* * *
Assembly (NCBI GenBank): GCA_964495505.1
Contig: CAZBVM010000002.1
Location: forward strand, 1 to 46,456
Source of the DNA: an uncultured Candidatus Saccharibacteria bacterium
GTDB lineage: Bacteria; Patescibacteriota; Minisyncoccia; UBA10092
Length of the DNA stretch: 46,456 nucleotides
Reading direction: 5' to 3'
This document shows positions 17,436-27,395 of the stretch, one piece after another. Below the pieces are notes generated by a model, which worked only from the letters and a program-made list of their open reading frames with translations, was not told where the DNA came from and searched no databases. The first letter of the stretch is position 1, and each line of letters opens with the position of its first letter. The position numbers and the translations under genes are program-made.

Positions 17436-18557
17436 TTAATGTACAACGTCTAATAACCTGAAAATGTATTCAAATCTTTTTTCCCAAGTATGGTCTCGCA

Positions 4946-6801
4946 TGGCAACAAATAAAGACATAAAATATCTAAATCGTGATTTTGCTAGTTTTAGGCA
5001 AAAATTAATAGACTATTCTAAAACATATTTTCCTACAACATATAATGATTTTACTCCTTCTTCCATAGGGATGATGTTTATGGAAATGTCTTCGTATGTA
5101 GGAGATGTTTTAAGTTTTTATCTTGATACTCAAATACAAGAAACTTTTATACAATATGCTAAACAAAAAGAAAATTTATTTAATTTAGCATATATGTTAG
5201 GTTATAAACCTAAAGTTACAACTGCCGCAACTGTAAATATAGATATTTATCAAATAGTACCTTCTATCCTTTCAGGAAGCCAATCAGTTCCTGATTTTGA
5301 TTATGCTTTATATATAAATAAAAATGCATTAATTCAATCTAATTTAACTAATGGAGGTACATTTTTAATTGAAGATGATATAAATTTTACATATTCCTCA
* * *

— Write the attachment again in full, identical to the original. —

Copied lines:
Assembly (NCBI GenBank): GCA_964495505.1
Contig: CAZBVM010000002.1
Location: forward strand, 1 to 46,456
Source of the DNA: an uncultured Candidatus Saccharibacteria bacterium
GTDB lineage: Bacteria; Patescibacteriota; Minisyncoccia; UBA10092
Length of the DNA stretch: 46,456 nucleotides
Reading direction: 5' to 3'
This document shows positions 17,436-27,395 of the stretch, one piece after another. Below the pieces are notes generated by a model, which worked only from the letters and a program-made list of their open reading frames with translations, was not told where the DNA came from and searched no databases. The first letter of the stretch is position 1, and each line of letters opens with the position of its first letter. The position numbers and the translations under genes are program-made.

Positions 17436-18557
17436 TTAATGTACAACGTCTAATAACCTGAAAATGTATTCAAATCTTTTTTCCCAAGTATGGTCTCGCA

Positions 4946-6801
4946 TGGCAACAAATAAAGACATAAAATATCTAAATCGTGATTTTGCTAGTTTTAGGCA
5001 AAAATTAATAGACTATTCTAAAACATATTTTCCTACAACATATAATGATTTTACTCCTTCTTCCATAGGGATGATGTTTATGGAAATGTCTTCGTATGTA
5101 GGAGATGTTTTAAGTTTTTATCTTGATACTCAAATACAAGAAACTTTTATACAATATGCTAAACAAAAAGAAAATTTATTTAATTTAGCATATATGTTAG
5201 GTTATAAACCTAAAGTTACAACTGCCGCAACTGTAAATATAGATATTTATCAAATAGTACCTTCTATCCTTTCAGGAAGCCAATCAGTTCCTGATTTTGA
5301 TTATGCTTTATATATAAATAAAAATGCATTAATTCAATCTAATTTAACTAATGGAGGTACATTTTTAATTGAAGATGATATAAATTTTACATATTCCTCA